Clean-eating diets peddled by bloggers with no medical qualifications can mask eating disorders and have dangerous long-term effects, nutritionists have said.
Fiona Hunter, a qualified consultant nutritionist, said a new accessibility to unqualified advice via social media – as well as to "alternative" foods in supermarkets - has allowed young women with unhealthy food relationships to hide their issue behind a new language of "clean" or "healthy" eating.
"There's so many people out there without the appropriate qualifications, pretty and slim wellness bloggers who have thousands of Instagram followers who hang onto their every word, who are giving advice based on no evidence at all," she told The Independent.
"There's a real concern that this helps young women mask an underlying eating disorder. It's more acceptable to say 'I don't eat gluten' than to say 'I don't want to eat that cake.'"
Ms Hunter, who has a degree in nutrition and a postgraduate diploma in dietetics, said many bloggers did not have a scientific understanding of the long-term consequences of much of their advice.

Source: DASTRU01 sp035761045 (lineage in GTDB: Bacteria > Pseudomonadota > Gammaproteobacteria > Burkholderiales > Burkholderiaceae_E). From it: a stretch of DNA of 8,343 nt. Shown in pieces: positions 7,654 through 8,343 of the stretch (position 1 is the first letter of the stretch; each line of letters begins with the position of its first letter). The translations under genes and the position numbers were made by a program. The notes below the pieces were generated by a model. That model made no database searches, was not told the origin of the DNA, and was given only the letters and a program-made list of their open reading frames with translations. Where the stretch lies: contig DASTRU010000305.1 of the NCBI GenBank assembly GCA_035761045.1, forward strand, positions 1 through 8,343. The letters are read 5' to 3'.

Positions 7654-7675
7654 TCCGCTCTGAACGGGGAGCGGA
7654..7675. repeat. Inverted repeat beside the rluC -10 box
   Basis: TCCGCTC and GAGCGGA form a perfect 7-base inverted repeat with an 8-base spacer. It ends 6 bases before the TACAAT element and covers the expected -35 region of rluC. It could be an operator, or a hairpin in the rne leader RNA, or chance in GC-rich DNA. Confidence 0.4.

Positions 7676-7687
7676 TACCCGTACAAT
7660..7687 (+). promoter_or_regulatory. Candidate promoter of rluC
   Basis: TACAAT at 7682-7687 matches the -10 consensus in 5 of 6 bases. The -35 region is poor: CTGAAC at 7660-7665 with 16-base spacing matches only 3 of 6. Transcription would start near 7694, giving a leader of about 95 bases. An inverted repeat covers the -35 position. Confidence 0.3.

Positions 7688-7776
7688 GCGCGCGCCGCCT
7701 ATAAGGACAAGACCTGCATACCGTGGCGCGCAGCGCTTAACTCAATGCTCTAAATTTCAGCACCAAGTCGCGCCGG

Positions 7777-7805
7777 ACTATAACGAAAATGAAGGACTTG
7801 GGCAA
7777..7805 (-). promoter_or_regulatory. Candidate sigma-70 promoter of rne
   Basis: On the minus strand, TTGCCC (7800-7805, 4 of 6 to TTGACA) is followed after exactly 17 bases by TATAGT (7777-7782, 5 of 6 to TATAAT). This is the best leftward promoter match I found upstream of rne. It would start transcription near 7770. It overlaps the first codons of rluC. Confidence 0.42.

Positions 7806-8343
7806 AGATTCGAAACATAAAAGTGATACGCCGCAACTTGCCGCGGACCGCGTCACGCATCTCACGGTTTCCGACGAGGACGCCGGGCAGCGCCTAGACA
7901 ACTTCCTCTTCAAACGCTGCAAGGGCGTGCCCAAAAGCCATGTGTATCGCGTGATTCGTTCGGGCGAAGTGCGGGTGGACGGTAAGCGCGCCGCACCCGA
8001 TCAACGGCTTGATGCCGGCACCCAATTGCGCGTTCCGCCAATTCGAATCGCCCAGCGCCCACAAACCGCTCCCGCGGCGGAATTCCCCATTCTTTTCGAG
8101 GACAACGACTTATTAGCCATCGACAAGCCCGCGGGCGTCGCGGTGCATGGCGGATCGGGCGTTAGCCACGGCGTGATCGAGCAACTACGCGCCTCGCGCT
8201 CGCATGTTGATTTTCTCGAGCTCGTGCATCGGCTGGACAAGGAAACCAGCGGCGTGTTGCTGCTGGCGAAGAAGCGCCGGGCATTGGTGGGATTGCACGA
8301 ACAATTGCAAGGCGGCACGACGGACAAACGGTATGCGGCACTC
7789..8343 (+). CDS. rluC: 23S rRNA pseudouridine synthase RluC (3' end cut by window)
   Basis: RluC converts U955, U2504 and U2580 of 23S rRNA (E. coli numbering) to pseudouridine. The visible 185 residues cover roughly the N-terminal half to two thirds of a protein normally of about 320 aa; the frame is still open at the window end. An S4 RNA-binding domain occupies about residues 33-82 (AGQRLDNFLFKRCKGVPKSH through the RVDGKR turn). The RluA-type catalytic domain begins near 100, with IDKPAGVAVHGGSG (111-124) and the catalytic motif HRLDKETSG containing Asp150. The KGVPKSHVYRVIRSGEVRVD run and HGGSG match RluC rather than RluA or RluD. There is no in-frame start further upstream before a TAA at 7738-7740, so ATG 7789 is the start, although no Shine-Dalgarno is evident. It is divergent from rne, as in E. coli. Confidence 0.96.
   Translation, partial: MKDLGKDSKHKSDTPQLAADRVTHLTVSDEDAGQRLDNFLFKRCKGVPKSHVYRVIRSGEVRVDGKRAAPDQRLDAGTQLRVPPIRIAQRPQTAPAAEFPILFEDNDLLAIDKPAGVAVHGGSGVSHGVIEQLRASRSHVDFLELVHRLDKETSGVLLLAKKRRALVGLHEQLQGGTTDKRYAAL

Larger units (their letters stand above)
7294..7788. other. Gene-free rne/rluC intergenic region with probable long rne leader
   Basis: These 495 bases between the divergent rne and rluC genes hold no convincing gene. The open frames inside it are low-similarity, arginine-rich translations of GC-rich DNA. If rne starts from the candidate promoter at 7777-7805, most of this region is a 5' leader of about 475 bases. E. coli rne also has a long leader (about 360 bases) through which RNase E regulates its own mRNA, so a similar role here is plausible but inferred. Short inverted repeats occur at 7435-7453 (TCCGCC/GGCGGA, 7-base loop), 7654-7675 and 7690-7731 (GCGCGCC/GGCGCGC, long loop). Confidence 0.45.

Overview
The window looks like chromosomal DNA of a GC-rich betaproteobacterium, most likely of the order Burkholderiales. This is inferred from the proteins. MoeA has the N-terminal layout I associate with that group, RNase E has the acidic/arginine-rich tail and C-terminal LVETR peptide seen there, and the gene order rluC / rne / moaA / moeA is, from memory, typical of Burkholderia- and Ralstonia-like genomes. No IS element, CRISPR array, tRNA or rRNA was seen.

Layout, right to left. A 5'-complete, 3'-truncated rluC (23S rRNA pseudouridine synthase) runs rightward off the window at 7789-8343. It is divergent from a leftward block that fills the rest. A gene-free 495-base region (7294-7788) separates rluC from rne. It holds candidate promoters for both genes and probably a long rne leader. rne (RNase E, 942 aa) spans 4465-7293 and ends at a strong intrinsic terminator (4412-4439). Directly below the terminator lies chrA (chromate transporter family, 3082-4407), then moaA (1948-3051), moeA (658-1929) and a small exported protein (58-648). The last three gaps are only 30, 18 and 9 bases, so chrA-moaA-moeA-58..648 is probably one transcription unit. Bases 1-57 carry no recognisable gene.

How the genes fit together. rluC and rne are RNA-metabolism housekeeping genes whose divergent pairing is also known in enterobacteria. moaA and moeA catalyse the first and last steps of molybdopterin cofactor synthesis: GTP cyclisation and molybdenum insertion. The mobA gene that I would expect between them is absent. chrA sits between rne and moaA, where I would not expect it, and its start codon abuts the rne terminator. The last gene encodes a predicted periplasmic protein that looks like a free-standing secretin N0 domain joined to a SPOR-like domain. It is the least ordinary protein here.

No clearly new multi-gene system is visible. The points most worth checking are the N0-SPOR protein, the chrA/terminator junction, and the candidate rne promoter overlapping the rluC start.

Many advise a reduction in dairy intake, she said, which is "very worrying" because one in two women in the UK develop osteoporosis, or weakened bones, by the time they are over 50 - a problem linked to not having enough calcium throughout their teens and 20s.
"Any restrictive diet that cuts out a major food group, like dairy products or carboydrates, means you run the risk of nutritional deficiences," said Ms Hunter.
"So you could feel absolutely fine now but there are real dangers later on in life where you've caused damage to your body."
Dr Mark Berelowitz, an eating disorder specialist at the Royal Free Hospital in north London, told the Sunday Times that some 80 to 90 per cent of his patients were following "clean eating" diets which excluded sugar, meat, diary products, carbohydrates and gluten.
"Orthorexia", the medical term for this kind of obsession with healthy eating, was first used in 1996 and is now being used to diagnose more teenage girls.
“A typical case would be a 14-year-old girl who has been looking at these sites for a long time and subtly adjusting her eating, and is now very skinny,” said Dr Berelowitz.
Some bloggers, such as the Hemsley sisters, have been criticised for lauding the controversial Gut and Psychology Syndrome (GAPS) diet, while others such as Belle Gibson, an alternative food blogger who claimed to be halting her cancer via her diet, have been found to be frauds.
The Independent has approached the Hemsley sisters for comment.
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